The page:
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The usage of the term "technology" has altered considerably over the last 200 years. Before the 20th century, the term was uncommon in English, and it was used either to refer to the description or study of the beneficial arts or to point to technical education, as in the Massachusetts Institute of Innovation (chartered in 1861). The term "innovation" increased to prominence in the 20th century in connection with the 2nd Industrial Transformation. The term's significances changed in the early 20th century when American social researchers, beginning with Thorstein Veblen, translated concepts from the German principle of into "innovation." In German and other European languages, a difference exists in between technik and technologie that is absent in English, which generally equates both terms as "innovation." By the 1930s, "technology" referred not just to the study of the industrial arts but to the industrial arts themselves.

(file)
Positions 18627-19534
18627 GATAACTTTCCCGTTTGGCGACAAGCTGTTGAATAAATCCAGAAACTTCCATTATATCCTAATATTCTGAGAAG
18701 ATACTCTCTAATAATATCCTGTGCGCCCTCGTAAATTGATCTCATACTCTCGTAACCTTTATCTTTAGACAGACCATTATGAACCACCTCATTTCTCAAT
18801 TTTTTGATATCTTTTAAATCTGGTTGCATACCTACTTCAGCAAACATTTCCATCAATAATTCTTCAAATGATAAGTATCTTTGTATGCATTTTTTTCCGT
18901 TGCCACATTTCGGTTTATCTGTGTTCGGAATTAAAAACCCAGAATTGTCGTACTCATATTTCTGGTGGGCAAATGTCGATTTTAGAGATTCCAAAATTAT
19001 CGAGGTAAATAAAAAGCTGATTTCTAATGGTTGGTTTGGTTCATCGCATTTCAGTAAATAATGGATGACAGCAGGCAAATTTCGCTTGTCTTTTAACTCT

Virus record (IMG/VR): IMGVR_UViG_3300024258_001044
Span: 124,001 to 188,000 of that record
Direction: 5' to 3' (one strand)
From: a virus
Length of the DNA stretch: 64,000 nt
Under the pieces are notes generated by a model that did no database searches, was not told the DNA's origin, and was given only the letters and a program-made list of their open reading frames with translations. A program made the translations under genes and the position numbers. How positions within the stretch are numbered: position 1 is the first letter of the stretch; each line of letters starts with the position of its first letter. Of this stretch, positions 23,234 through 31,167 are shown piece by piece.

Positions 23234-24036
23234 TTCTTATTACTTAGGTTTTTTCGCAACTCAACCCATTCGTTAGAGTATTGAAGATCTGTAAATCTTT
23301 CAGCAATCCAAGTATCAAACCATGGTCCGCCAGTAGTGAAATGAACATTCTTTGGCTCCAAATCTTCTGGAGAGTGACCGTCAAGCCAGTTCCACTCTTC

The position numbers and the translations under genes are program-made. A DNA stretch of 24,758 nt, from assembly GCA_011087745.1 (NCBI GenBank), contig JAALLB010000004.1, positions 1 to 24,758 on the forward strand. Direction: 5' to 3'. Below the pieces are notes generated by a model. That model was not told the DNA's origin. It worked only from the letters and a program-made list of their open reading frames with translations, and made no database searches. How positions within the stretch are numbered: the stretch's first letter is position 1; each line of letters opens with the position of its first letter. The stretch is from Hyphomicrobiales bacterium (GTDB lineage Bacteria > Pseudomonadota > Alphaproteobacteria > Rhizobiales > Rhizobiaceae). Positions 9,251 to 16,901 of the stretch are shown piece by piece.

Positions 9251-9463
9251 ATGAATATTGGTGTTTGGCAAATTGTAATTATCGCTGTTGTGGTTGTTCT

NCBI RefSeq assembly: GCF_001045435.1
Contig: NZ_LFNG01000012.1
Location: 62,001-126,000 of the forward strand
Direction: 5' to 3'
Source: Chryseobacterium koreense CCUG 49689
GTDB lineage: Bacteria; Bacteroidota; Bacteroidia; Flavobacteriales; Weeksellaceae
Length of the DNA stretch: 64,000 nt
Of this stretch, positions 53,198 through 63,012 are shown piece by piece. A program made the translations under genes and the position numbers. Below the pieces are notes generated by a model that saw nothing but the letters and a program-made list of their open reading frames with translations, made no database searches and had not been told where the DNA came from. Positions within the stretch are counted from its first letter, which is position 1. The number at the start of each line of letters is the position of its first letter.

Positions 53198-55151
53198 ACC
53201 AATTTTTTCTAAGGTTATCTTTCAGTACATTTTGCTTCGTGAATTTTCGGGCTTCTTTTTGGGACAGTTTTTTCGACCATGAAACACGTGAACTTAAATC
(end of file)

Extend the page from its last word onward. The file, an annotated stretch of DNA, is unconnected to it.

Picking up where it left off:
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Researchers and engineers typically choose to define innovation as applied science, rather than as the things that individuals make and utilize. More recently, scholars have actually obtained from European philosophers of "technique" to extend the meaning of technology to numerous types of instrumental reason, as in Foucault's deal with innovations of the self (methods de soi). Dictionaries and scholars have offered a variety of definitions. The offers a meaning of the term: "using science in industry, engineering, etc., to create beneficial things or to solve issues" and "a device, piece of devices, technique, etc., that is created by technology." Ursula Franklin, in her 1989 "Real Life of Innovation" lecture, provided another definition of the principle; it is "practice, the method we do things around here." The term is typically used to imply a specific field of innovation, or to describe high innovation or just consumer electronics, rather than innovation as a whole.